History of the Plains Indians
These accords had many complications. Most of all many of the native peoples didn’t entirely grasp the document that they were signing or the conditions within it; furthermore, the treaties did not respect the cultural practices of the Native Americans. In addition to this, the government institutions responsible for applying these policies were plagued with awful management and corruption. In fact most treaty provisions were never implemented.
The U.S. government almost never honored their side of the deals even when the Native Americans migrated quietly to their reservations. Shady bureau agents repeatedly sold the supplies that were meant for the Indians on reservations to non-Indians. Additionally, as settlers demanded more land in the West, the government constantly decreased the size of reservation lands. By this time, many of the Native American people were unhappy with the treaties and angered by the settlers’ constant demands for land.
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Angered by the government’s deceitful and unfair policies, several Native American tribes, including bands of Cheyennes, Arapahos, Comanches and Sioux, fought back. As they fought to defend their territories and their tribes’ survival, more than one thousand skirmishes and battles broke out in the West between 1861 and 1891. In an effort to compel Native Americans onto the reservations and to end the violence, the U.S. government responded to these conflicts with costly military campaigns. Clearly the U.S. government’s Indian regulations required an adjustment.
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Native American policy changed dramatically following the Civil War. Reformers believed that the scheme of forcing Native Americans on to reservations was far too harsh while industrialists, who were worried about their land and resources, viewed assimilation, the cultural absorption of the American Indians into “white America” as the lone long-term method of guaranteeing Native American survival. In 1871 the government approved a critical law stating that the United States would not deal with Native American tribes as independent nations.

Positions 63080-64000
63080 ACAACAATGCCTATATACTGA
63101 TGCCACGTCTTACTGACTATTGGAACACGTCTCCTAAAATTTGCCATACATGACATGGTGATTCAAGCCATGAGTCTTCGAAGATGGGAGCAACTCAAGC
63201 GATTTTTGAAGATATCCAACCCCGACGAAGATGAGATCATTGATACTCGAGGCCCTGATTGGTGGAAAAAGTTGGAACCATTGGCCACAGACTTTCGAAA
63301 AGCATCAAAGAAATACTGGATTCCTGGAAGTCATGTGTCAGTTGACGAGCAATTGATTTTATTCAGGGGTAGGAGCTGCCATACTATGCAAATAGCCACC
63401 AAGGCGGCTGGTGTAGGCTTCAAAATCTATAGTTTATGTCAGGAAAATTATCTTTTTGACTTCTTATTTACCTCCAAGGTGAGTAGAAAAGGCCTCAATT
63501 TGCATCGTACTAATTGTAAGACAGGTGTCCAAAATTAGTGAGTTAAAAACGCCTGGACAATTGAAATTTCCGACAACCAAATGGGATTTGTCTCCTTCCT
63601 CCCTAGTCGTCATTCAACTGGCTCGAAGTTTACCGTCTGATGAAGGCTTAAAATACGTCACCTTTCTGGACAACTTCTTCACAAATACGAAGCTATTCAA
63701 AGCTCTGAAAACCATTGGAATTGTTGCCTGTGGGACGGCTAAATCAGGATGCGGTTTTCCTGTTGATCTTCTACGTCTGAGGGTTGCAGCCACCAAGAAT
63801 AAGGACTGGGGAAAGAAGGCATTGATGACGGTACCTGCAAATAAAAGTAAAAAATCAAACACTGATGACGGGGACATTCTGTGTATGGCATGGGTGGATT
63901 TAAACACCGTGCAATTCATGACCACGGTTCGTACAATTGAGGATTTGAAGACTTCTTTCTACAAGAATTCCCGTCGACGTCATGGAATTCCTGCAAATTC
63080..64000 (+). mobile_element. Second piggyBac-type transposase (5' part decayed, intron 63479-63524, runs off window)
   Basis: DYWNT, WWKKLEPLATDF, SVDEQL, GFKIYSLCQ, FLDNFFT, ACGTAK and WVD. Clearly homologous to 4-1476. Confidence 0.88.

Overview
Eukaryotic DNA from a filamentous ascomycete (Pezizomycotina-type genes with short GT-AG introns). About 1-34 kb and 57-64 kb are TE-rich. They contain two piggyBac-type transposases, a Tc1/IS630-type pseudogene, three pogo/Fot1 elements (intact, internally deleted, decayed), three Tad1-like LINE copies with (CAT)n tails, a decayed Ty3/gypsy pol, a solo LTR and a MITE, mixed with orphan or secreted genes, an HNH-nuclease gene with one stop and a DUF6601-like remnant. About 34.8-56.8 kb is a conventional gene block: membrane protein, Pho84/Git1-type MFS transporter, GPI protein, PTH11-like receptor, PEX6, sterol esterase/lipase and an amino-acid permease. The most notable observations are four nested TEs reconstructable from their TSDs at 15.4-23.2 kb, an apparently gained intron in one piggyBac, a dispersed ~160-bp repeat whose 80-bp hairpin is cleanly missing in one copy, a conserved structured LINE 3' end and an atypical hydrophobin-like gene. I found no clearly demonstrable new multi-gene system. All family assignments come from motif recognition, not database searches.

This legislation signaled a drastic change in the government’s working relationship with the native peoples – Congress now considered the Native Americans, not as countries outside of its jurisdictional control, but as wards of the government. By making Native Americans wards of the “” government, Congress concluded that it was better to make the policy of assimilation a widely recognised part of the cultural mainstream of America.
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Many U.S. government officials looked at assimilation as the most effective answer to what they viewed as “the Indian problem,” and the sole lasting strategy for protecting U.S. interests in the West and the survival of the American Indians. In order to accomplish this, the government pressed Native Americans to move out of their customary dwellings, move into wooden dwellings and grow into farmers.
The federal government passed laws that required Native Americans to quit their usual appearance and way of living. Some laws banned common religious practices while others ordered Indian males to cut their long hair. Agents on more than two-thirds of American Indian reservations organized tribunals to implement federal polices that often banned traditional ethnic and spiritual practices.